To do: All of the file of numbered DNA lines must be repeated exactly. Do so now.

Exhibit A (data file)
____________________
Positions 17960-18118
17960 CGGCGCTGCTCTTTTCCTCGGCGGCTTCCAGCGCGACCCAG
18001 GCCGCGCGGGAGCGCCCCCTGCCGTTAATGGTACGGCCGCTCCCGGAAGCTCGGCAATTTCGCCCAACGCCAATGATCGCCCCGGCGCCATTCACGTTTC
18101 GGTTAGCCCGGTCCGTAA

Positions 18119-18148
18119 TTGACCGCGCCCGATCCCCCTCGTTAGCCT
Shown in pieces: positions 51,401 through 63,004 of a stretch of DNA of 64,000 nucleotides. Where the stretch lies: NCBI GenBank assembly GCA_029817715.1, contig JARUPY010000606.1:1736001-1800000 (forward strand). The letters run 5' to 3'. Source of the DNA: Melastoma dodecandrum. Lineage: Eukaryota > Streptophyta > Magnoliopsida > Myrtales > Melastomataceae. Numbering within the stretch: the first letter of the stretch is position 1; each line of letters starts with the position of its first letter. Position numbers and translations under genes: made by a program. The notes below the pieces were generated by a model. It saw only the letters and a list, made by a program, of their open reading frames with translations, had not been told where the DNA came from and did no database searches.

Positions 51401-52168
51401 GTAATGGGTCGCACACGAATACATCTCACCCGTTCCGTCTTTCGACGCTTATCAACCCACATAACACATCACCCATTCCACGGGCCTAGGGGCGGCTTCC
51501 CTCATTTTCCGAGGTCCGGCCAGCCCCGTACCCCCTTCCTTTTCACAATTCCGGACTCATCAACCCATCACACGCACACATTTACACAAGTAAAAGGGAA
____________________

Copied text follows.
Positions 17960-18118
17960 CGGCGCTGCTCTTTTCCTCGGCGGCTTCCAGCGCGACCCAG
18001 GCCGCGCGGGAGCGCCCCCTGCCGTTAATGGTACGGCCGCTCCCGGAAGCTCGGCAATTTCGCCCAACGCCAATGATCGCCCCGGCGCCATTCACGTTTC
18101 GGTTAGCCCGGTCCGTAA

Positions 18119-18148
18119 TTGACCGCGCCCGATCCCCCTCGTTAGCCT
Shown in pieces: positions 51,401 through 63,004 of a stretch of DNA of 64,000 nucleotides. Where the stretch lies: NCBI GenBank assembly GCA_029817715.1, contig JARUPY010000606.1:1736001-1800000 (forward strand). The letters run 5' to 3'. Source of the DNA: Melastoma dodecandrum. Lineage: Eukaryota > Streptophyta > Magnoliopsida > Myrtales > Melastomataceae. Numbering within the stretch: the first letter of the stretch is position 1; each line of letters starts with the position of its first letter. Position numbers and translations under genes: made by a program. The notes below the pieces were generated by a model. It saw only the letters and a list, made by a program, of their open reading frames with translations, had not been told where the DNA came from and did no database searches.

Positions 51401-52168
51401 GTAATGGGTCGCACACGAATACATCTCACCCGTTCCGTCTTTCGACGCTTATCAACCCACATAACACATCACCCATTCCACGGGCCTAGGGGCGGCTTCC
51501 CTCATTTTCCGAGGTCCGGCCAGCCCCGTACCCCCTTCCTTTTCACAATTCCGGACTCATCAACCCATCACACGCACACATTTACACAAGTAAAAGGGAA